Behring Breivik singled out Belgian targets

The Belgian intelligence services are examining the manifesto published on the internet by Anders Behring Breivik, the Norwegian held responsible for Friday's car bomb in Oslo and the shooting of at least 68 people at a summer camp of the Norwegian Labour party.

The document runs to over 1,500 pages. The Belgian intelligence services are now closely scrutinising it because it also features Belgium and includes a list of possible targets in our country.

Oil refineries and the nuclear power plants at Doel (Antwerp) and Tihange (Liege) occur on the list.

In his manifesto Behring Breivik explains why he attacked both the Norwegian Prime Minister's office and a summer camp of the ruling Labour party and also clarifies his political motivation. He  mentions several other European countries too.

He identifies Belgium, France, the Netherlands and Britain as primary targets for his potential supporters.

The Norwegian singles out Belgium "because between 9% and 12% of the population are Muslims."

He believes that in Belgium there are 10,807 traitors, chiefly politicians, professors, journalists and teachers. Behring Breivik describes himself as a 'Knight of the Order of Templars' and speaks of an organisation 'The Poor Soldiers of Christ and the Temple of Solomon". He claims that he has followers in other European countries including one in Belgium, who was one of the co-founders of his Templar organisation. 

The Belgian intelligence services are unaware of the person named, though they concede that a false name may have been used. Whatever the case may be, these are matters that are receiving the greatest attention from the Belgian intelligence services.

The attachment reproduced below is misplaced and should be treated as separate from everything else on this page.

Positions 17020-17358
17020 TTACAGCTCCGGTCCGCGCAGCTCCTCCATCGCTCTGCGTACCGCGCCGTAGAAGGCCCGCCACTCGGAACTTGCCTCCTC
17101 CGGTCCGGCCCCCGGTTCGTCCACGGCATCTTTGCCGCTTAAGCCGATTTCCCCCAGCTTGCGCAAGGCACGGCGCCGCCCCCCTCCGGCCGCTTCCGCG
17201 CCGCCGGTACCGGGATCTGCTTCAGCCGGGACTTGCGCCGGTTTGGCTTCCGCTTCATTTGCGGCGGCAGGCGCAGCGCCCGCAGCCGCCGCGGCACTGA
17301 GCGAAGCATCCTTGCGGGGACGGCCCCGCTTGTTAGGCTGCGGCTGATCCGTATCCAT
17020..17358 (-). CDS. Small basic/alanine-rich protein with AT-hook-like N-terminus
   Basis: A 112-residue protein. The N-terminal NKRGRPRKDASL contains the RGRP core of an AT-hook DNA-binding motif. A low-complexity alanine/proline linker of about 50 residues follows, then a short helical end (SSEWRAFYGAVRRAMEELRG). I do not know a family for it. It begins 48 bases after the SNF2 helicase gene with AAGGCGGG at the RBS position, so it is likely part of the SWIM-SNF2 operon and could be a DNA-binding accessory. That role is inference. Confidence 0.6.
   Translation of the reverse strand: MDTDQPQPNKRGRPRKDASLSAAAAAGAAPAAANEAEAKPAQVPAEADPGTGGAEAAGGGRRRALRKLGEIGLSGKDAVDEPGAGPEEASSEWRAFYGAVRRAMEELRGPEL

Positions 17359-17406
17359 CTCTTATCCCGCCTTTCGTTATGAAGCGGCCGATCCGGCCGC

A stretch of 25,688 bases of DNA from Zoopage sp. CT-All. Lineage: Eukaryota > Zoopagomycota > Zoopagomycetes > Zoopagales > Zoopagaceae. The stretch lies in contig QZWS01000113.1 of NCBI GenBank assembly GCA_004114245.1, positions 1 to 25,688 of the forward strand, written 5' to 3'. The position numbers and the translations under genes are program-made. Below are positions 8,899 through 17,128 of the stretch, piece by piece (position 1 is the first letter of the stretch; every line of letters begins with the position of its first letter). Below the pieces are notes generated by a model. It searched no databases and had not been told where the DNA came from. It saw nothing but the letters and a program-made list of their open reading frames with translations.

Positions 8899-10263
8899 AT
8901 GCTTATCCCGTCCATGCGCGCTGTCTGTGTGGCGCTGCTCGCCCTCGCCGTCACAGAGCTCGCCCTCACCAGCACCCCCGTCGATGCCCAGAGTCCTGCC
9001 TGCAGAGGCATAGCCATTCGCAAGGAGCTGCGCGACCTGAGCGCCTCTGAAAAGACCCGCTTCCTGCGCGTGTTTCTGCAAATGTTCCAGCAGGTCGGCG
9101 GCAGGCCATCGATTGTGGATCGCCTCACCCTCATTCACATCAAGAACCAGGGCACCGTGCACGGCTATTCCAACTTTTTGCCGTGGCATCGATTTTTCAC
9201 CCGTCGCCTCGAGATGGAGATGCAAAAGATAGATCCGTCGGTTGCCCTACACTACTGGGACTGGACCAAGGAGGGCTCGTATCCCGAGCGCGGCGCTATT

Behring Breivik also cites Filip Dewinter, a prominent member of the Flemish far right Vlaams Belang party in order to argue his case.

The Belgian intelligence services have never heard of Behring Breivik's organisation.

André Vandoren is the director of OCAD, the body that co-ordinates analysis of the terrorist threat on our soil. For the time being terror alarm levels in Belgium are not being increased.

André Vandoren: "At the moment we have not found any elements to increase threat levels or take extra security measures."

"It's a fact we have taken note of this document and that our support services are examining it fully."

Quizzed about what the intelligence services will be doing with the document that contains references to Belgium, Mr Vandoren said: "Let's say that, of course, we are continuing to follow this up and that our investigations are in progress."

No Belgians are known to have been in direct contact with the mass murderer.